QUANTUM COMPUTERS Researchers correct qubit loss in quantum computers
In recent research, scientists have found a way to correct qubit loss in a trapped-ion quantum processor, providing what they call a “complete toolbox” for the correction of qubit loss that constitute the building blocks of complete and scalable quantum error correction.
Quantum computers are amazing pieces of technology with extraordinary computing ability, far exceeding that of ‘classic’ computers, because their circuits are based on qubits that can represent not only binary (0s and 1s) but also superpositions of 0 and 1 states by using quantum mechanics.
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Despite their huge potential, however, they’re not immune to mistakes; qubits are very fragile and are prone to errors due to their interactions with the external environment. This fragility is fairly problematic, holding back progress in a technology that could be truly revolutionary.
To solve this problem, an international research group has developed a new protocol that can protect and correct the fragile quantum information in instances of errors due to qubit loss. Their paper, ‘Experimental deterministic correction of qubit loss’, was published in the journal Nature in early September.
Detecting and correcting errors
While we already know that quantum processors do have a certain tolerance against computational errors, we don’t know much about how to prevent and correct the errors that are caused by a complete or partial loss of qubits.
“Developing a fully functioning quantum processor still represents a great challenge for scientists across the world,” says Davide Vodola, one of the study’s authors and a researcher at the University of Bologna. He added, “This research allowed us, for the first time, to implement a protocol that can detect and, at the same time, correct errors due to qubit loss. This ability could prove to be essential for the future development of large-scale quantum computers.”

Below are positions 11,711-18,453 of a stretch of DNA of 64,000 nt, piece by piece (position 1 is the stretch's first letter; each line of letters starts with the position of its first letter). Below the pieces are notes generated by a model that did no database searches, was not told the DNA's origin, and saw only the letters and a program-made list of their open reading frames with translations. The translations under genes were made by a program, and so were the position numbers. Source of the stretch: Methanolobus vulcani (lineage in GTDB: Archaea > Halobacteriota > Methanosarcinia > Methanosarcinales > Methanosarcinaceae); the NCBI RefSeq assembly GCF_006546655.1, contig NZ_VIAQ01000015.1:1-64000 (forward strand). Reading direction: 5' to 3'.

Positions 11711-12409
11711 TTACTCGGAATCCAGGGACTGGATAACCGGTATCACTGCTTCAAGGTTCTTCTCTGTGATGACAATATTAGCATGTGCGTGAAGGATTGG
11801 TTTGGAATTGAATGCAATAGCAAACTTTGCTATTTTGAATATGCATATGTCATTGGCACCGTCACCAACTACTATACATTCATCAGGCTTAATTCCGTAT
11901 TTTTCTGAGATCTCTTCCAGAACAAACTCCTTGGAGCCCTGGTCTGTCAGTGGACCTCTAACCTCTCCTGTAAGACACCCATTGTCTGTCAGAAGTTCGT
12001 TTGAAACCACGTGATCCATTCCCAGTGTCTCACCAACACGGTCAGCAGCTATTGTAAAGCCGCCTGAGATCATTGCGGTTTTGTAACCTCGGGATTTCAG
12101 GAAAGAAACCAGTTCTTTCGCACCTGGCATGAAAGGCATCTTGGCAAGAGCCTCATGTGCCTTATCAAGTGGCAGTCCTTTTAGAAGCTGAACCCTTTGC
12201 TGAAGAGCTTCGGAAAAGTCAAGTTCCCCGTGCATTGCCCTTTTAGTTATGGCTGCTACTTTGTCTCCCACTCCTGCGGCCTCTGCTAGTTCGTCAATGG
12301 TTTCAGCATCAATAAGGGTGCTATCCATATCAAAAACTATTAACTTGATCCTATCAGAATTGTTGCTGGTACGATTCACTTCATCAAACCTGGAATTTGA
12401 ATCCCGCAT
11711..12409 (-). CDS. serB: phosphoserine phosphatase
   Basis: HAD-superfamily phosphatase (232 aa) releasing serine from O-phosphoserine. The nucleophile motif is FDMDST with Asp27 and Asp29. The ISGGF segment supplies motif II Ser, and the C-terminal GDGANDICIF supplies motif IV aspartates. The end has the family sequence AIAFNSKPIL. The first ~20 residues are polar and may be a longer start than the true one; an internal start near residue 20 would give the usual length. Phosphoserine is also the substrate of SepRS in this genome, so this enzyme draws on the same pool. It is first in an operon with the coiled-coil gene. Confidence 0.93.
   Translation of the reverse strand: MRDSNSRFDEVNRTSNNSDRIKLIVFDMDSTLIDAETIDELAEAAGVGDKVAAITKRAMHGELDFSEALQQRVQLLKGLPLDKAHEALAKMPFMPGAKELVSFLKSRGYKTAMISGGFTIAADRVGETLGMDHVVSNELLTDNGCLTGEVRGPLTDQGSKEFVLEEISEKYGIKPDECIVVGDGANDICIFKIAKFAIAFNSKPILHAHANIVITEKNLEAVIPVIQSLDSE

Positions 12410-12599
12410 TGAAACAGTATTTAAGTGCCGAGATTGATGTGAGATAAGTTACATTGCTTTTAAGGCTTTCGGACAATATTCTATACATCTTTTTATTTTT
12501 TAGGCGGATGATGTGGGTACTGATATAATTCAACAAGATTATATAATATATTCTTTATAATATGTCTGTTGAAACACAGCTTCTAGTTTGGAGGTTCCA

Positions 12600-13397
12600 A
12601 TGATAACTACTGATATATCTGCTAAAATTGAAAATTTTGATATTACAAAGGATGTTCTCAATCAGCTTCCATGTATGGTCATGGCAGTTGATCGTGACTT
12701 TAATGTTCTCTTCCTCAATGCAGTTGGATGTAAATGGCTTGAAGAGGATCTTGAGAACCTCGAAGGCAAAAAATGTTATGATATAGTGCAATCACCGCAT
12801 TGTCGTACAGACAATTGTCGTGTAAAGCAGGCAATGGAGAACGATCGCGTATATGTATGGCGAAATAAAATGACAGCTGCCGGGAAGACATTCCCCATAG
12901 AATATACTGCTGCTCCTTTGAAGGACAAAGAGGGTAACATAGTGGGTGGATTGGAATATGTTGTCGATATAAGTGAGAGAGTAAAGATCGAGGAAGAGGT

When quantum computers elaborate data, some qubits can be totally lost from the quantum registers or they can transition to unwanted electron states. Both of these processes result in a loss that could make the quantum processor completely useless, and that’s why coming up with theory-based experimental techniques that can analyze and mitigate the impact that these errors have is of great importance.
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Developing an effective theoretical approach
To solve this issue, the research group first developed an “effective theoretical approach”, says Vodola. “We managed to show that the information stored in a register with some qubits can be protected and fully retrieved in case one of these qubits gets lost.”
Afterward, the researchers developed a solution that used an additional qubit that functions as a probe which can be used to assess the presence or absence of other qubits without altering the computing process. This worked, enabling the researchers to test their protocol in real-time and see some promising results. “We are happy with the results of this test on the trapped-ion quantum processor of the University of Innsbruck,” Vodola added.
According to Thomas Monz, who led the University of Innsbruck team, all the building blocks that have been developed in this study are “readily applicable” to other quantum computer architectures and other quantum error correction protocols.
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